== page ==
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KFF Health News’ ‘What the Health?’: Trump Puts Obamacare Repeal Back on Agenda

The Host Julie Rovner KFF Health News @jrovner Read Julie's stories. Julie Rovner is chief Washington correspondent and host of KFF Health News weekly health policy news podcast, What the Health? A noted expert on health policy issues, Julie is the author of the critically praised reference book Health Care Politics and Policy A to Z, now in its third edition.

Former president and current 2024 Republican front-runner Donald Trump is aiming to put a repeal of the Affordable Care Act back on the political agenda, much to the delight of Democrats, who point to the health laws growing popularity.

Meanwhile, in Texas, the all-Republican state Supreme Court this week took up a lawsuit filed by more than two dozen women who said their lives were endangered when they experienced pregnancy complications due to the vague wording of the states near-total abortion ban.

This weeks panelists are Julie Rovner of KFF Health News, Joanne Kenen of Johns Hopkins University and Politico Magazine, Victoria Knight of Axios, and Sarah Karlin-Smith of the Pink Sheet. Panelists Joanne Kenen Johns Hopkins Bloomberg School of Public Health and Politico @JoanneKenen Read Joanne's stories Victoria Knight Axios @victoriaregisk Read Victoria's stories Sarah Karlin-Smith Pink Sheet @SarahKarlin Read Sarah's stories

Among the takeaways from this weeks episode: The FDA recently approved another promising weight loss drug, offering another option to meet the huge demand for such drugs that promise notable health benefits. But Medicare and private insurers remain wary of paying the tab for these very expensive drugs. Speaking of expensive drugs, the courts are weighing in on the use of so-called copay accumulators offered by drug companies and others to reduce the cost of pricey pharmaceuticals for patients. The latest ruling called the federal governments rules on the subject inconsistent and tied the use of copay accumulators to the availability of cheaper, generic alternatives. Congress will revisit government spending in January, but that isnt soon enough to address the end-of-the-year policy changes for some health programs, such as pending cuts to Medicare payments for doctors. This Week in Medical Misinformation highlights a guide by the staff of Stat to help lay people decipher whether clinical study results truly represent a breakthrough or not.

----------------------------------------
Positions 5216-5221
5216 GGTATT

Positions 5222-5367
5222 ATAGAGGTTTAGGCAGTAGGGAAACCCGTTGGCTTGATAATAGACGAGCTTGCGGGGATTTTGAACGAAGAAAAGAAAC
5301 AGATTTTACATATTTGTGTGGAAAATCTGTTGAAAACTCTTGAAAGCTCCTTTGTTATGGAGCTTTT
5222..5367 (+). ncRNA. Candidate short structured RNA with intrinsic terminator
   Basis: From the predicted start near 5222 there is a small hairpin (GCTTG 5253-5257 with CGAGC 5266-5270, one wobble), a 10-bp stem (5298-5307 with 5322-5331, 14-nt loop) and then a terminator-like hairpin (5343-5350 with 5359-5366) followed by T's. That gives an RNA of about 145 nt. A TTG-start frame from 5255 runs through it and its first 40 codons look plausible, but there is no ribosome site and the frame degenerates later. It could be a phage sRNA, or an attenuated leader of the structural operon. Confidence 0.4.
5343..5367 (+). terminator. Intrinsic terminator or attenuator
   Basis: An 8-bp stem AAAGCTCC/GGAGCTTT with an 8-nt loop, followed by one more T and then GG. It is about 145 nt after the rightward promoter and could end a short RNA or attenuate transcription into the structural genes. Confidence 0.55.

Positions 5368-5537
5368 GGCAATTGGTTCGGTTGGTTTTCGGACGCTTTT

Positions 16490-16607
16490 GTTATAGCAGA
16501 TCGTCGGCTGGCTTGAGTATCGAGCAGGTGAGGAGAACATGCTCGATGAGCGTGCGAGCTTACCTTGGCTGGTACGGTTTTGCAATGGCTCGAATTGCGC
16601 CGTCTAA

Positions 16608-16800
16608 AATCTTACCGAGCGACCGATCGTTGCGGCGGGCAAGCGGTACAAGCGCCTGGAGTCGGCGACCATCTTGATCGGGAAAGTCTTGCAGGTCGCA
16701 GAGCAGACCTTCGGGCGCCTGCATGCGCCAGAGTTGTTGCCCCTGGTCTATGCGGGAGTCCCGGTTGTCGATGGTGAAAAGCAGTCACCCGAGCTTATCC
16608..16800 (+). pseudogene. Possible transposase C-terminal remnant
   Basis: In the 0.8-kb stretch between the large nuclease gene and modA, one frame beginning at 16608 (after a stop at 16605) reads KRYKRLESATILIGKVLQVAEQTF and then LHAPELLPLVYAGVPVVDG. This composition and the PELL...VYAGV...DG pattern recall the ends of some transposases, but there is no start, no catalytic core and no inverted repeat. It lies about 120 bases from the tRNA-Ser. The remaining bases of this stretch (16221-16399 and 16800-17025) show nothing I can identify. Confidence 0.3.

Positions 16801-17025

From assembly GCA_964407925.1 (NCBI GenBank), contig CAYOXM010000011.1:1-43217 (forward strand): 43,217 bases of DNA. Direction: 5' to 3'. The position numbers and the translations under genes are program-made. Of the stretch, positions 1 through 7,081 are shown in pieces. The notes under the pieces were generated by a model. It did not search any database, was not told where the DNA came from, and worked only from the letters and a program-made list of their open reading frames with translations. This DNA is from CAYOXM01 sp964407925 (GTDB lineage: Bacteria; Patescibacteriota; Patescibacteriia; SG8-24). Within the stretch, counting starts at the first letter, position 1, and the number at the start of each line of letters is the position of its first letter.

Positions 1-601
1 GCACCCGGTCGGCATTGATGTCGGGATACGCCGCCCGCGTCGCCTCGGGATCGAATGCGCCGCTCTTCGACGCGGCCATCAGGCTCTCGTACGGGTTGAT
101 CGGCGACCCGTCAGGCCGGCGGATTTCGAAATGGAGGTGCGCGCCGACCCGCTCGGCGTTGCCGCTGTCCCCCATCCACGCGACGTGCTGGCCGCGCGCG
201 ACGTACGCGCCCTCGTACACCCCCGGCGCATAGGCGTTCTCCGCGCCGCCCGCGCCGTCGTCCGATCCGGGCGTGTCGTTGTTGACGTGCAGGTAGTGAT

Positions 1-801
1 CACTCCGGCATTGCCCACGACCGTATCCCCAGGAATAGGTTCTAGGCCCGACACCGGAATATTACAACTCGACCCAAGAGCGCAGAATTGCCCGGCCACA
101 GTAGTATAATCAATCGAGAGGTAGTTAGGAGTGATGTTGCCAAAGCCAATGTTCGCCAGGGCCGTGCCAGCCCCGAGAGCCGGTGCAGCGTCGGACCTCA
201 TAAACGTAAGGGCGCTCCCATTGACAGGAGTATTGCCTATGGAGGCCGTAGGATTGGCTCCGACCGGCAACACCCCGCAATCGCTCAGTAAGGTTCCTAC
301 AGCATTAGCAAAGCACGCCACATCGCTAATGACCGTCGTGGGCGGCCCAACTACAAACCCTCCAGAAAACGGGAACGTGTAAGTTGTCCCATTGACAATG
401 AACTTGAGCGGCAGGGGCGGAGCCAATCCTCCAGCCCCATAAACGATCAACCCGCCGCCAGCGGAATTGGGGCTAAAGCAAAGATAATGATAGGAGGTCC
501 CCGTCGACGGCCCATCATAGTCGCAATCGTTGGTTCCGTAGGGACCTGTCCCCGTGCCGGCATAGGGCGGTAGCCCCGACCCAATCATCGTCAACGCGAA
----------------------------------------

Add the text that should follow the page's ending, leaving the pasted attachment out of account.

Also this week, Rovner interviews KFF Health News Rachana Pradhan, who reported and wrote the latest Bill of the Month feature, about a woman who visited a hospital lab for basic prenatal tests and ended up owing almost $2,400. If you have an outrageous or baffling medical bill youd like to share with us, you can do that here.

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Plus, for extra credit, the panelists suggest health policy stories they read this week that they think you should read, too:

Julie Rovner: KFF Health News Medicaid Unwinding Makes Other Public Assistance Harder to Get, by Katheryn Houghton, Rachana Pradhan, and Samantha Liss.

Joanne Kenen: KFF Health News She Once Advised the President on Aging Issues. Now, Shes Battling Serious Disability and Depression, by Judith Graham.  

Victoria Knight: Business Insiders Washingtons Secret Weapon Is a Beloved Gen Z Energy Drink With More Caffeine Than God, by Lauren Vespoli.

Sarah Karlin-Smith: ProPublicas Insurance Executives Refused to Pay for the Cancer Treatment That Could Have Saved Him. This Is How They Did It, by Maya Miller and Robin Fields.

Also mentioned in this weeks episode: KFF Health News Progressive and Anti-Abortion? New Group Plays Fast and Loose to Make Points, by Darius Tahir. ProPublicas Some Republicans Were Willing to Compromise on Abortion Ban Exceptions. Activists Made Sure They Didnt, by Kavitha Surana. Credits Zach Dyer Audio producer Emmarie Huetteman Editor

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